In Discovering Frederick Douglass, we looked at how Frederick Douglass and his legacy marks Rochester, especially as we celebrate the 100th anniversary of his birth. Today, Michael J. Nighan offers another lesser known example of Douglass’ historical impact. Of note, Michael owns a Douglass Twenty Dollar note.
In Douglass We Trust
Frederick Douglass has been honored on monuments, has had bridges, streets and parks named after him, has been the subject of numerous books, and has been depicted in plays, movies and even on postage stamps. But perhaps the most unusual form of recognition he’s received was to be featured on a $20 bill.
Back in 1990, Derric Price, an African American investment banker in Chicago, was looking for a way to promote the retention of consumer dollars within the black community. His idea was to create a special currency that would encourage residents to make their purchases at neighborhood businesses rather than at “big box” or chain stores.
Working from the concept that, “the only color of freedom is green”, Price set up the African American Face Reserve Obligation (A.F.R.O.) which printed special currency in denominations of $1.00, $5.00, $10.00 and $20,00, featuring likenesses of historical and cultural icons; Booker T. Washington, Louis Armstrong, George Washington Carver, and Frederick Douglass. Designed to resemble US currency, in Douglass’ case, his portrait appeared on the front of the $20 bill, with a drawing of Cedar Hill, his home in Washington, DC, on the reverse.
AFRO Dollars were to be available at designated banks (exchanged on a one-one basis for US dollars) but would only be usable at participating neighborhood businesses. Each business, in return for the increased sales they were expected to garner, would pay Price a commission of 2.90% on purchases, out of which he would donate back 1/3 for a community trust fund to finance civic improvement projects, and as venture capital for small businesses. In addition, consumers using AFRO dollars would earn “loyalty points” which could be redeemed for gifts ranging from food items to luxury automobiles.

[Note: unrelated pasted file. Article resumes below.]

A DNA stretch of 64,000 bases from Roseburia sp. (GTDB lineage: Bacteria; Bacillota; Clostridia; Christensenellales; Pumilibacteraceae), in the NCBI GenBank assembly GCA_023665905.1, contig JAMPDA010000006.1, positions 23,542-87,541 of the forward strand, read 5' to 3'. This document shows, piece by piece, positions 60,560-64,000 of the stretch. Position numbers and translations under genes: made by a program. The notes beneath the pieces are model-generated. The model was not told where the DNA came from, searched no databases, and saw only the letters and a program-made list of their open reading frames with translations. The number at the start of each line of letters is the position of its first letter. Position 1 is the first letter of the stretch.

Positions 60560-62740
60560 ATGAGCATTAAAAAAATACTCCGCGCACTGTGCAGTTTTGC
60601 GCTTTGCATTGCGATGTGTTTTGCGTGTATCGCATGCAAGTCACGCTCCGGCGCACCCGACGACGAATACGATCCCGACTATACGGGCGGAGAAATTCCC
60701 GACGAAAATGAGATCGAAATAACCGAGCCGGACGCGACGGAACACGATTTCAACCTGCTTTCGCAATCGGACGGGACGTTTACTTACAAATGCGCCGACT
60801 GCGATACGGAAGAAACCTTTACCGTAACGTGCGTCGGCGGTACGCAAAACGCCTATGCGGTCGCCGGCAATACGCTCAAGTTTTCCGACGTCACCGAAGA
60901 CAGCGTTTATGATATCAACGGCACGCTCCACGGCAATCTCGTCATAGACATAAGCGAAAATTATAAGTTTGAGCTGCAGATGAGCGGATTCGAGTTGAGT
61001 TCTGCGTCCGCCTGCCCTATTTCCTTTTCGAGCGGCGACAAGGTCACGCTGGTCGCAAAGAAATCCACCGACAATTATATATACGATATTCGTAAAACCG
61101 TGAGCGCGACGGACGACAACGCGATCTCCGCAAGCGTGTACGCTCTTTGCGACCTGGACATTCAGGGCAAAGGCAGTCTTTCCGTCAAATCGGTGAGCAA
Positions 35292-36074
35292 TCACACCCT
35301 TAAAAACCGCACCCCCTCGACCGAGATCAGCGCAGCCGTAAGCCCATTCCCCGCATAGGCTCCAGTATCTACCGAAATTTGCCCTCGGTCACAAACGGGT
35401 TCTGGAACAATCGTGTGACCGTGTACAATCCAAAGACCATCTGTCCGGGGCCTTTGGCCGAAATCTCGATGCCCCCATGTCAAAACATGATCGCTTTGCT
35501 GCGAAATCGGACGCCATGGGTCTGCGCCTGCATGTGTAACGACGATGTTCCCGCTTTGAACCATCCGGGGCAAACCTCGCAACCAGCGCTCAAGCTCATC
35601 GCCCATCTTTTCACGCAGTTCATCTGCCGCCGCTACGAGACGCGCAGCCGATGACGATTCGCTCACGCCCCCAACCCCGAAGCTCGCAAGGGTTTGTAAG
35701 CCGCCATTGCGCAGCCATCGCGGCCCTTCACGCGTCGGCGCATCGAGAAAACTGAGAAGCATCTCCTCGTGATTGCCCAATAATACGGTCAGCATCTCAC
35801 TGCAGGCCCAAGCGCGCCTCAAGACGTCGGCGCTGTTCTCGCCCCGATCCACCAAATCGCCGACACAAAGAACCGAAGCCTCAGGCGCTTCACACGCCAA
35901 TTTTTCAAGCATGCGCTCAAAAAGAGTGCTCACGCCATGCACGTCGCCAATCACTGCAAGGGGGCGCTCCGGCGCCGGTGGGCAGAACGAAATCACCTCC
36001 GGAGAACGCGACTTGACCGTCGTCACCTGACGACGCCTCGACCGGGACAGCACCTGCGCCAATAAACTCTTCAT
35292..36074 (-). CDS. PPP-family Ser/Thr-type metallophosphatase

By early 1991 Price claimed to have printed $70,000,000 in AFRO currency and to be successfully signing up Chicago banks and businesses, with plans to expand the project nationwide and to have over a billion AFRO dollars in circulation by the end of the year. However, for various reasons (not the least being the fact that AFRO dollars could be easily counterfeited) the program failed to get off the ground and the already-printed currency was either destroyed or ended up as collector’s items.
However, refusing to be permanently discouraged, Price announced last December that he has dusted off his program and plans to roll it out in a digital cash format, to be called AFRO Dollar Mobile Cash. Unfortunately, as no physical currency will be utilized, Douglass and the others will have to be content with making an occasional appearance on eBay.